The cost-cutting plans: refuelling ban

Refuelling will be gone in 2010. Three cheers!

Refuelling will be gone in 2010. Three cheers!

Two months ago Max Mosley rubbished FOTA?s suggestion that refuelling during F1 races could be banned.

Now a refuelling ban is on the cards for 2010. What has brought about the happy change of heart at the FIA?

As with tyre warmers I think banning refuelling will both improve the F1 spectacle and reduce costs.

Adds nothing to the spectacle

Since 1994 the FIA has clung to a notion that refuelling somehow adds to ‘the spectacle’ of F1. I don’t see how – in fact, I think it shows a complete failure to understand what is truly spectacular about motor racing. If you want to go to a race and see something stunning, watch the drivers brushing the barriers at Monaco, or twitching through Eau Rouge in the damp, or slipstreaming each other at 200mph. Watching a couple of guys pump petrol into a car isn’t spectacular. You don’t get crowds of people standing around filling stations.

I don’t want ‘interesting strategies’ I want pure, unadulterated, heart-pumping racing.

The FIA doesn’t seem to understand this. Back when it surveyed the fans on what they wanted from F1 in 2005 and 2006, it never even bothered to ask whether anyone liked refuelling. When FOTA first raised the possibility of banning refuelling Max Mosley said rather sniffily that he would not consider proposals that threatened to change ‘the show’.

Either he has been convinced that refuelling will not affect the show, or it will improve it, or FOTA have got the better of him politically.

A worthless cost

I expect the decision to drop refuelling isn’t about spectacle, it’s about cutting costs. At present each team has two refuelling rigs, meaning a total of at least twenty that have to be flown and driven around the world. They only make races interesting when they fail (and they do that too often – remember all the fires at Hungary this year?) so they are not worth having around.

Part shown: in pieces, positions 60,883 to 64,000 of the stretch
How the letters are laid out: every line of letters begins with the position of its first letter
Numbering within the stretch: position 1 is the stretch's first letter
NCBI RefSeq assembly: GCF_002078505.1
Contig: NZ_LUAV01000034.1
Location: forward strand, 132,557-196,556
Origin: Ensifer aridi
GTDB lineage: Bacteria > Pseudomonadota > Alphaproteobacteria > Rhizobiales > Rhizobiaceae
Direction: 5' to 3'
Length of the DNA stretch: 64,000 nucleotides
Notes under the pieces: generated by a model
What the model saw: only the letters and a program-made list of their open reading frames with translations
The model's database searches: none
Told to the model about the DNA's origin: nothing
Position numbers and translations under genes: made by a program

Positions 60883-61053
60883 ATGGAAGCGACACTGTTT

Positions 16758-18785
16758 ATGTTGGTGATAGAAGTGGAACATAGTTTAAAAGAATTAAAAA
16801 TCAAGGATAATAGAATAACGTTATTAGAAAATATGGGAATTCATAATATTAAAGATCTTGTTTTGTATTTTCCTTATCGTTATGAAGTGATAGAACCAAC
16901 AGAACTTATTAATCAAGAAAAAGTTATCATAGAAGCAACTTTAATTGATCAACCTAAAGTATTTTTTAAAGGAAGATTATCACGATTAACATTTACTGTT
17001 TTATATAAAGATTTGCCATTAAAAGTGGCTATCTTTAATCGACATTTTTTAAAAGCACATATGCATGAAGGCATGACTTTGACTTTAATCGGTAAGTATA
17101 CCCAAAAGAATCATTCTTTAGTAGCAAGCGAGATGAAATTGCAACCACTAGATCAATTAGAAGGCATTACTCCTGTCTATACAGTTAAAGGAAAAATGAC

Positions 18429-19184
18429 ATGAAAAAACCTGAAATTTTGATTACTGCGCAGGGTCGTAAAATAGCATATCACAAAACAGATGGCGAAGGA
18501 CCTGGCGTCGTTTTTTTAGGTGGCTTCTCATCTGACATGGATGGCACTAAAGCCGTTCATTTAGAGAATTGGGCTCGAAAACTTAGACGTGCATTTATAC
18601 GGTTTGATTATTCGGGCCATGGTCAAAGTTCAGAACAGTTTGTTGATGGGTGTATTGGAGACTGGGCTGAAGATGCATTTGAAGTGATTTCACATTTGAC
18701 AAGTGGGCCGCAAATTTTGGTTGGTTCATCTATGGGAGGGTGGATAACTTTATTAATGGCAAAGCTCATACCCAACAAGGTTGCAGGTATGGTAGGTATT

More good news: at a stroke it would make qualifying better by removing the confusing, excitement-sapping ‘race fuel’ element. And it would largely solve the problem of drivers having to pit for fuel during pit lane closures and getting penalties.

The FIA has also said it will conduct research into whether F1 races should be shorter. There is no reason why Grands Prix would need to be shorter if refuelling were banned – race were not made longer when refuelling was introduced in 1994. The teams would simply have to use larger fuel tanks in 2010, and there’s plenty of time for them to factor that into their designs.

Getting rid of refuelling would be worth doing even if it cost money. As it is, this is a win-win scenario for F1, and I looked forward to refuelling-free racing in 2010.

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62 comments on The cost-cutting plans: refuelling ban

  1. TMFOX – Raise the ride height slightly. The downforce is considerably greater than the actual weight of the car anyway.

  2. Ratboy said on 13th December 2008, 14:03

    TMFOX,
    This year there is going to be less downforce as well isn’t there, therefore the cars are already a bit higher at top speed, not much but a bit.

  3. theRoswellite said on 13th December 2008, 16:05

    ah geez, Keith…………this is the best line yet!

    You don’t get crowds of people standing around filling stations.

    (Actually, in my little town you do get crowds standing around at a gas station, but in my little town it only takes two to make a crowd)

    Where does the initial fueling take place now, and where will it take place after the ban on refueling during the race?

    Remove all that fuel from the pits…it carries with it the potential for catastrophe unlike anything seen in F1 history. (Please don’t point out that the fuel rigs are accident proof)

  4. Keith Collantine (@keithcollantine) said on 13th December 2008, 18:01

    MartyP –

    it places a huge emphasis on fuel and tyre conservation.

    I don’t think it will place an emphasis on fuel conservation, as there isn’t a limit on the amount of fuel a car can carry.

    TMFOX – I guess they’ll have to use higher ride heights.

  5. frecon said on 13th December 2008, 20:12

    Don’t forget about the SC.

    No more podiums decided by the moment SC showed up. No more disscussions about if stewards decissions benefits more one driver than the others. And no more drivers driving really fast with SC on the track, because of any strategy thing.

  6. martinb said on 13th December 2008, 20:45

    Will they still have to use hard and soft tyres during the race i.e. at least one tyre stop will be mandatory?

    Also: At what point will their tanks be sealed? I’m thinking of a situation where a wet race is possible. Some teams may wish to gamble on a low fuel load in anticipation of a slow race. Obviously, they will want to wait until the last minute before deciding.